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I'm making a great deal of NSString manipulations within an autorelease pool. Problem is my program will sometimes crash before the pool drains. I'm wondering if there is a way to circumvent this problem by assigning nil to NSString. The assignment to userLetters happens a lot. See code below


NSAutoreleasePool *pool = [[NSAutoreleasePool alloc] init];
   usersLetters = [usersLetters stringByReplacingCharactersInRange:NSMakeRange(indexUser, 1) withString:@"*"];
[pool drain];


 NSAutoreleasePool *pool = [[NSAutoreleasePool alloc] init];
   NSString *temp = [usersLetters stringByReplacingCharactersInRange:NSMakeRange(indexUser, 1) withString:@"*"]; //remove that found character so it can't be reused again
   usersLetters = nil;
   usersLetters = temp;
   temp = nil;
[pool drain];
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2 Answers 2

up vote 1 down vote accepted

I doubt what assigning to nil will help in what you want to achieve. (I assume you mean that your program crashes because the memory is exhausted, otherwise, it is much more likely that you released to often somewhere, you should also run the Status Analyzer over your code.)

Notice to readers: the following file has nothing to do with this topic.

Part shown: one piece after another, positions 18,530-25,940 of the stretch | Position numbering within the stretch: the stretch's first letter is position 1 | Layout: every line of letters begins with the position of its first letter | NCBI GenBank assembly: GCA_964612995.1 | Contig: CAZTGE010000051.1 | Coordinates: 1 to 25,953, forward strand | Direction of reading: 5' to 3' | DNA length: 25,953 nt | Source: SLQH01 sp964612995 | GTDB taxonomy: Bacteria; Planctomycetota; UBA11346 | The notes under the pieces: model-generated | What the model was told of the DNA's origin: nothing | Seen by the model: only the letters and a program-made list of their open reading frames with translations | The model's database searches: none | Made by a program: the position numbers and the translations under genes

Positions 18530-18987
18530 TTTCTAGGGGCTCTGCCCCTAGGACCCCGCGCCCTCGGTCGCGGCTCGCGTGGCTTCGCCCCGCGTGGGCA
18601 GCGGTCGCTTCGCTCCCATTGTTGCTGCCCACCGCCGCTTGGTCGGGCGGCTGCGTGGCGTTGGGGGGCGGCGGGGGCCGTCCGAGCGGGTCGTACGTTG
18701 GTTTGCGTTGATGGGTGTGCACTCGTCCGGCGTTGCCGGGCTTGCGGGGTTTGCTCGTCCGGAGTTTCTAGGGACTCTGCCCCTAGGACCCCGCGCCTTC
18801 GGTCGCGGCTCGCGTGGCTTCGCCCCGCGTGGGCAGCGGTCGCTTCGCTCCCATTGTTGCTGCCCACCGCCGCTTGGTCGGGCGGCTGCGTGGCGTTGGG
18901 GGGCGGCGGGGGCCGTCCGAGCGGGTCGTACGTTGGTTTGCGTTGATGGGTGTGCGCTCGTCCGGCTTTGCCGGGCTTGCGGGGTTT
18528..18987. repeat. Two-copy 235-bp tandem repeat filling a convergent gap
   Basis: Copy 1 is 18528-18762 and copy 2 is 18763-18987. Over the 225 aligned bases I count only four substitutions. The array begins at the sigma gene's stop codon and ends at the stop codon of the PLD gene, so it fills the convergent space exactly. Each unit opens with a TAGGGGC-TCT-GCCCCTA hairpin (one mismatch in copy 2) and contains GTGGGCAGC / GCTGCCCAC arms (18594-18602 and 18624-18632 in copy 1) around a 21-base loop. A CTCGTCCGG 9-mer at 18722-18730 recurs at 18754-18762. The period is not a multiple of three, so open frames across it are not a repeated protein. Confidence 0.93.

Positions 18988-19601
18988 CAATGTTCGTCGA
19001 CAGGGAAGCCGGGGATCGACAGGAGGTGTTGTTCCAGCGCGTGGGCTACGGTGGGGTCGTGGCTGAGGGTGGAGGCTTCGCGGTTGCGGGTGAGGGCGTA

What you can do is to send a retain message to all objects that you still need (in your case usersLetters) and drain the pool afterwards. The objects that you still need should then have a retain count of 1, all other autoreleased objects should have been deallocated.

In your case, this would be

NSAutoreleasePool *pool = [[NSAutoreleasePool alloc] init];
usersLetters = [[usersLetters stringByReplacingCharactersInRange:NSMakeRange(indexUser, 1) withString:@"*"] retain]; //sending retain to an object increases its retain count by 1 and returns the object itself
// some more stuff that needs memory
[pool drain];
// ...
[usersLetters release];
[pool release];
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You don't mention if your project targets iOS or Mac OS X. If the latter, the best way to resolve this issue may be to simply use garbage collection.

If GC is not an option (which it is not on iOS), the idiomatic way to deal with this is to wrap a nested autorelease pool around your inner, fast-allocating operations. In this case you must retain any objects which need to outlive the nested pool, as mrueg has explained.

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